Therapeutic approaches in hereditary ovarian cancer

Every year about 7.400 women in Germany get ill with malignant diseases of the ovaries. These are mostly women aged around 60 years; however, this disease can occur in very young and older women.

Ovarian cancer in most cases is diagnosed at later stages and is an insidious disease, says the chief doctor of the Clinic of Gynecology, Senology and Mammology of the City Clinic of Solingen, Sebastian Hentsch, MD. “At the time of the initial diagnostics, the tumor cells, because of the characteristic type of ovarian cancer, have already spread from the surface of the ovaries/fallopian tubes throughout the abdominal cavity (especially in the peritoneum, that is, the peritoneum), explains the doctor.

Nevertheless, even in case of diagnosing the disease at the later stages, one should remember: “Ovarian cancer is not a death sentence yet,” Dr. Hentsch encourages. “Thanks to the new therapeutic approaches, the survival figures have improved significantly, it is always worth fighting with the disease that can be life threatening.” In addition, with ovarian cancer, a suitable treatment can bring great success, we can already see it in the case of carriers of genes with mutations," he notes.

Changes in the BRCA genes

To date, there is good news for women with ovarian cancer who have a tumor associated with a genetic change (a mutation in the gene BRCA1 or BRCA2). These tumors can be treated with PARP inhibitors (poly(ADP-ribose)-polymerase)”. Approximately, in every fifth to tenth patient with ovarian cancer, the change in high-risk gene BRCA1 or BRCA2 is responsible for the onset of the disease. Signs can be found in a family history of the sick women. “There is just an increase in the incidence of breast and ovarian cancer in the family,” explains chief doctor Sebastian Hentsch.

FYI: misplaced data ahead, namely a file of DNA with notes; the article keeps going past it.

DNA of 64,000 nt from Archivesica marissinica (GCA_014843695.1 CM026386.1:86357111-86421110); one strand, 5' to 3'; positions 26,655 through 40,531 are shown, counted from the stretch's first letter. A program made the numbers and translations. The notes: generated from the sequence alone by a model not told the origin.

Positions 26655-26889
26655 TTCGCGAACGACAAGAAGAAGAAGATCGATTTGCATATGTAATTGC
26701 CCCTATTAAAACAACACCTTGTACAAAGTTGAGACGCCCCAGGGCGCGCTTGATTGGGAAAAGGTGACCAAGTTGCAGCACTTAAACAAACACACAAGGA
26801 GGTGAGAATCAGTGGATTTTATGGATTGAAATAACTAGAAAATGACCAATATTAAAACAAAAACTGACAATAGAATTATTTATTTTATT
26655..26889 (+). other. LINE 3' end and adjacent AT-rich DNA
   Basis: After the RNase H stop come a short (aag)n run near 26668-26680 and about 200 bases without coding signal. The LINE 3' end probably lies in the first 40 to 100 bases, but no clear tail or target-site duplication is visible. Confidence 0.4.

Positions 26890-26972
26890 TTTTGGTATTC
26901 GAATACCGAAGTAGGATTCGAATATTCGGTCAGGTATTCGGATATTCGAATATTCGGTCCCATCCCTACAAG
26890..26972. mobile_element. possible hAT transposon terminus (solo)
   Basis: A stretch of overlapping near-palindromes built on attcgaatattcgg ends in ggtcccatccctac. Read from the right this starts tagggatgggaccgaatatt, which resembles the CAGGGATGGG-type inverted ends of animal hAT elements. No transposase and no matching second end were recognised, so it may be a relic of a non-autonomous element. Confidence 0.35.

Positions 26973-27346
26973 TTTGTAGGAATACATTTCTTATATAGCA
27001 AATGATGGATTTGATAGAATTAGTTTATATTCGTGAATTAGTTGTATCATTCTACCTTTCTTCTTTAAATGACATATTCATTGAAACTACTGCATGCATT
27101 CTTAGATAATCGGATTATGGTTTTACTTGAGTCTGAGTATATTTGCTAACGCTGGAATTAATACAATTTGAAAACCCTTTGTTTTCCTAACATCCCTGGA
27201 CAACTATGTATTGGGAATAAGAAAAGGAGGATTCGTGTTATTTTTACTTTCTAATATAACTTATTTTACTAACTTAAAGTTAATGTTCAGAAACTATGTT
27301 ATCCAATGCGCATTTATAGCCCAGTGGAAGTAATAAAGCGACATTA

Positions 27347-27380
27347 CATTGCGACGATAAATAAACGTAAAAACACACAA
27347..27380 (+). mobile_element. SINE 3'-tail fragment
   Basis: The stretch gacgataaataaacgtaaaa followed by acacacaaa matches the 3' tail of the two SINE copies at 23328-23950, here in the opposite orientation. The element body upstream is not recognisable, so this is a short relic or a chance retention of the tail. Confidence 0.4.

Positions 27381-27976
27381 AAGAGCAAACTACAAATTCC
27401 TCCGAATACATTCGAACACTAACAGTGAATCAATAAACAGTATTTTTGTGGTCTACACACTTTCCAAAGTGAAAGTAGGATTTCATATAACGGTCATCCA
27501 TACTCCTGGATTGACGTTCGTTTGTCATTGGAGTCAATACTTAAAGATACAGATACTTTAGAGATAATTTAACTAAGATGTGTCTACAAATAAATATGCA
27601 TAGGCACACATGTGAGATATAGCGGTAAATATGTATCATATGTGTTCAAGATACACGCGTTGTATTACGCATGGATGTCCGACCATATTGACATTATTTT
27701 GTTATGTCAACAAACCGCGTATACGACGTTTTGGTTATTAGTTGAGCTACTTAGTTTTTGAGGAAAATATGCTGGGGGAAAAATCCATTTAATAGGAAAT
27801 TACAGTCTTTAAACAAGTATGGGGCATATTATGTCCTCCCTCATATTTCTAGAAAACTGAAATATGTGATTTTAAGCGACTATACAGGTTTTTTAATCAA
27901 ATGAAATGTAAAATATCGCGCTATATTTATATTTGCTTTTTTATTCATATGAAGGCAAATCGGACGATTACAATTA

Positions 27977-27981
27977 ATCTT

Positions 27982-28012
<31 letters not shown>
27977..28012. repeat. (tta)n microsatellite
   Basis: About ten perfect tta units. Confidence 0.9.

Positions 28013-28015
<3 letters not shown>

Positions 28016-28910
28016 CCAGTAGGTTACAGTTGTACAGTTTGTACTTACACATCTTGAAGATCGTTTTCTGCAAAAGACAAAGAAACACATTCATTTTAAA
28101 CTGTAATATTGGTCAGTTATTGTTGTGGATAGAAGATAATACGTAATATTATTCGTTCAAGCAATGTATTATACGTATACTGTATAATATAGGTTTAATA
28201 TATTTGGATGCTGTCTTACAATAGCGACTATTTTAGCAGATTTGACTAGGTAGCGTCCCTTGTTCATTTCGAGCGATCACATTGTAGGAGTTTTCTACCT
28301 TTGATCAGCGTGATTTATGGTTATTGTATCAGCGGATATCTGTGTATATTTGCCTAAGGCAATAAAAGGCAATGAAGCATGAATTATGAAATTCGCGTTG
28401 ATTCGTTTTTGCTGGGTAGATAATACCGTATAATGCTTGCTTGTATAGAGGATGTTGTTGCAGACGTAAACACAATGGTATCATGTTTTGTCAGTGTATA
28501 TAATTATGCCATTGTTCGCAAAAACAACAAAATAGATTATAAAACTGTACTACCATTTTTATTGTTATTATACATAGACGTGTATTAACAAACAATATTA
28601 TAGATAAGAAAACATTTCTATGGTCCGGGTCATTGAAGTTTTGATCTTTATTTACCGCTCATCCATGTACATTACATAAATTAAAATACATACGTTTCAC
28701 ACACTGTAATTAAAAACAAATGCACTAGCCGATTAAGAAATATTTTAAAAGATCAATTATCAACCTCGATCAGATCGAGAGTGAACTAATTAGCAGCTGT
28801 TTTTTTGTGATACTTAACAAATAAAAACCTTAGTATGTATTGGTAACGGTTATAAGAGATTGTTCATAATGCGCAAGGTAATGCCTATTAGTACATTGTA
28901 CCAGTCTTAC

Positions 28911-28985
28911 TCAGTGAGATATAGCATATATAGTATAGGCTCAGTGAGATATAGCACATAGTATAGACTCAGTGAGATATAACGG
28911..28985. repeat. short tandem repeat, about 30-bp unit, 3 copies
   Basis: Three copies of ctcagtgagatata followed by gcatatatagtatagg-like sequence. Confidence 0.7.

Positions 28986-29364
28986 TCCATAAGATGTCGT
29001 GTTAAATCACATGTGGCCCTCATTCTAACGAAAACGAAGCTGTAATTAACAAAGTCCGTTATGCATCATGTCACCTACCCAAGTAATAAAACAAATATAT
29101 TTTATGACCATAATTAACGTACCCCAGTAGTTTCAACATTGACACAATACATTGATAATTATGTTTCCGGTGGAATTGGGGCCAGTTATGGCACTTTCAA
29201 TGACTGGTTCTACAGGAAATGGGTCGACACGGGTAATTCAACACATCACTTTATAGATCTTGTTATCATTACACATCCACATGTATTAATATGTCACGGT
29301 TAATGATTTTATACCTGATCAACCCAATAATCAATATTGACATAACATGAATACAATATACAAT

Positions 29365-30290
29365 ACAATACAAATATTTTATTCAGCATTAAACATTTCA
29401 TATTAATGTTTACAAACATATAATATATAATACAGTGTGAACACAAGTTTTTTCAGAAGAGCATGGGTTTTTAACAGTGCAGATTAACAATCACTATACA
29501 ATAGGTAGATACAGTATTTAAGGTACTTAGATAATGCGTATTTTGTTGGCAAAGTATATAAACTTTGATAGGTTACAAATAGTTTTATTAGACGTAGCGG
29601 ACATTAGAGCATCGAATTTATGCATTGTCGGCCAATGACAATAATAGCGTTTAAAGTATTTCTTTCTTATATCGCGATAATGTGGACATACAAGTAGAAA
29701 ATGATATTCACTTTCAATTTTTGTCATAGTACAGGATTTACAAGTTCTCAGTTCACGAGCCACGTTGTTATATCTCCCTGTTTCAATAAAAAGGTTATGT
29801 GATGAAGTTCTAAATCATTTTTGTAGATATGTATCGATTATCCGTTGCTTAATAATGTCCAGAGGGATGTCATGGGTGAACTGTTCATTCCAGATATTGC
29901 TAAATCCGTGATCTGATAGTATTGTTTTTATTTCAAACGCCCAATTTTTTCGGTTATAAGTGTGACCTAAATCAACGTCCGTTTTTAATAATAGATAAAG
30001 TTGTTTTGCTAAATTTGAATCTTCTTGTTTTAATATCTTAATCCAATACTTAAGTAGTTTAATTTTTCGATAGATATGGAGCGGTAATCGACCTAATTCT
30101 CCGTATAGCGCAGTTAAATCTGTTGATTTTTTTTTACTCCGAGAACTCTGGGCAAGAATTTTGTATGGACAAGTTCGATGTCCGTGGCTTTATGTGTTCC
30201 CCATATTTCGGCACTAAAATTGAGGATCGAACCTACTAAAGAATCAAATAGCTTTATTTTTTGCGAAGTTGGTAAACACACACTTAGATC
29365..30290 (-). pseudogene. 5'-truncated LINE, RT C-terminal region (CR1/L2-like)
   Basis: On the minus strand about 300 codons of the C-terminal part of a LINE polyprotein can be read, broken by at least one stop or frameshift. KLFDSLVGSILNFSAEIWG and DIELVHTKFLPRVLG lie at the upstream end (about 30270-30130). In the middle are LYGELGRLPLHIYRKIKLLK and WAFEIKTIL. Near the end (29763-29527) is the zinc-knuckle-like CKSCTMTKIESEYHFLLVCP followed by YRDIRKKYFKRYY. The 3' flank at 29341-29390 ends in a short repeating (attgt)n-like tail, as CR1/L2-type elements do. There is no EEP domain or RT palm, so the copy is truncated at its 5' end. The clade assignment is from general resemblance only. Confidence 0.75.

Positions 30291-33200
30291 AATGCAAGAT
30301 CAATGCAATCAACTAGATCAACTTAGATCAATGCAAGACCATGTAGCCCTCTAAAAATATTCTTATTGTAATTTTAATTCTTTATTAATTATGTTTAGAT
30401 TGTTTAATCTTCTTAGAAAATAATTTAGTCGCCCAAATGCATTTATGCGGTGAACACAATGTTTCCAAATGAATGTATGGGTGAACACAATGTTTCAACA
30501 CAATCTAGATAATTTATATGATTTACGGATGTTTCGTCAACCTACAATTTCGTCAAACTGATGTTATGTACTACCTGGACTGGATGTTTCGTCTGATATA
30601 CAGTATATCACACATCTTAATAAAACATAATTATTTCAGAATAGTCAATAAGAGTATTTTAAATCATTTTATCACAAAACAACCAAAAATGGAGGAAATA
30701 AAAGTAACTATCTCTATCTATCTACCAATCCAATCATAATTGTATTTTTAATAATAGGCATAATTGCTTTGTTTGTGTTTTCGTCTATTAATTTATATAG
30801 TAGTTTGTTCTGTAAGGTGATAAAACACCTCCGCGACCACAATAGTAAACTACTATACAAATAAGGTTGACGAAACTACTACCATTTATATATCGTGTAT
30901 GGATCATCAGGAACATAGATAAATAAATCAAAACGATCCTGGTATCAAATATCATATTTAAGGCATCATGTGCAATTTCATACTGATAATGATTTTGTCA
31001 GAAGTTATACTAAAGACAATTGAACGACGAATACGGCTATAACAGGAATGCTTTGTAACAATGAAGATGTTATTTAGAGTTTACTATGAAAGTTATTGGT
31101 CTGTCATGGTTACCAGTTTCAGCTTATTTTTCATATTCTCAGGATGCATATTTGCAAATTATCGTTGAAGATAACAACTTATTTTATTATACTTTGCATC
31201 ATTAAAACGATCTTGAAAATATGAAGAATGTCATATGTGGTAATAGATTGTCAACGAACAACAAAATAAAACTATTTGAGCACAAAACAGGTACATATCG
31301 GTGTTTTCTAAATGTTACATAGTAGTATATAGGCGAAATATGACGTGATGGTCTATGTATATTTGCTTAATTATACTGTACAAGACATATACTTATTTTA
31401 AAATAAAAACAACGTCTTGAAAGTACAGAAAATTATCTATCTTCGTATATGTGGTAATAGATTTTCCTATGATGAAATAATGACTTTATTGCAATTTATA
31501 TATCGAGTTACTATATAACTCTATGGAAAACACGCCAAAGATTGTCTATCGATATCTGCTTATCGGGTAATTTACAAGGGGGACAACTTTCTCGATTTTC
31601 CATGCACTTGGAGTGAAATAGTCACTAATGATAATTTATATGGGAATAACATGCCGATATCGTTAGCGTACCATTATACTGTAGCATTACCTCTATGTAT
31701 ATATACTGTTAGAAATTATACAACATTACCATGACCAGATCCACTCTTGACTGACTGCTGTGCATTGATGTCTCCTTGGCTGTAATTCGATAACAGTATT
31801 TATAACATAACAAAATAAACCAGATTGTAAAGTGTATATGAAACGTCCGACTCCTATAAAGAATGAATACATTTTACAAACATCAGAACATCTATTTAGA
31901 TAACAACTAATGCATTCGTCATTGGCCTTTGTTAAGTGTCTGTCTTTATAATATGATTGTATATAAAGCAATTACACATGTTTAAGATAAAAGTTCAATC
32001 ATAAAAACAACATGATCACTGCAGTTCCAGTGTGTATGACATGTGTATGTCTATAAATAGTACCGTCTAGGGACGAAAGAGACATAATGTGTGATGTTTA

“Moreover, a woman who inherited the mutation of the BRCA gene can completely prevent ovarian cancer by prophylactic removal of the ovaries and fallopian tubes,” the doctor explains. This intervention is recommended to be performed at the age of about 40 years after the completion of family planning or five years before the onset of the earliest of cases in the family. To prevent too early menopause, women can receive hormone replacement therapy (before the entry into the age of natural menopause in about 50 years). The condition here is that a woman does not have a previous cancer of the mammary glands.

Operation and chemotherapy

Along with classical chemotherapy, a new therapeutic approach can be used in the initial treatment of oncological ovarian disease, for example, using an inhibitor of angiogenesis, which slows the growth and creation of new blood vessels. The main method of treatment is surgery and subsequent chemotherapy (six cycles of combined chemotherapy with the use of Carboplatin and Paclitaxel). In the operation, it is important to remove all the tumor tissues completely. “This often requires extensive surgery,” explains the doctor. Diagnosis of the disease in later stages is usually associated with an increased risk of recurrence and metastasis. “All treatment programs should be determined by experts and accompanied by ancillary activities, such as consultations with a specialist in the field of psycho-oncology,” says Dr. Hentsch.

Early diagnostics

To date, there is no effective method for early diagnostics of ovarian cancer. Regular transvaginal ultrasound examination in combination with the detection of the CA125 tumor marker level to date have not helped in detecting ovarian cancer at the early stage. However, since early diagnostics of tumors probably can help improve the prognosis for this disease, in this area, current scientific research is performed.

Sick patients can receive consultation in the Clinic of Gynecology, Senology and Mammology of the City Clinic in Solingen, which is the leading Clinic on these issues. At the end of the consultation, the patient can undergo a genetic test, for which the usual blood sampling is sufficient. If one of the two BRCA genes reveals a gene change (mutation), then there are prerequisites for treatment with PARP inhibitors.

You can register for a consultation by calling the International Patients Department: Tel.: +49 (0) 212/547 - 69 13; +49 (0) 177 540 42 70; +49 (0) 173 203 40 66 or by contacting us by e-mail: kontakt@international-office-solingen.de

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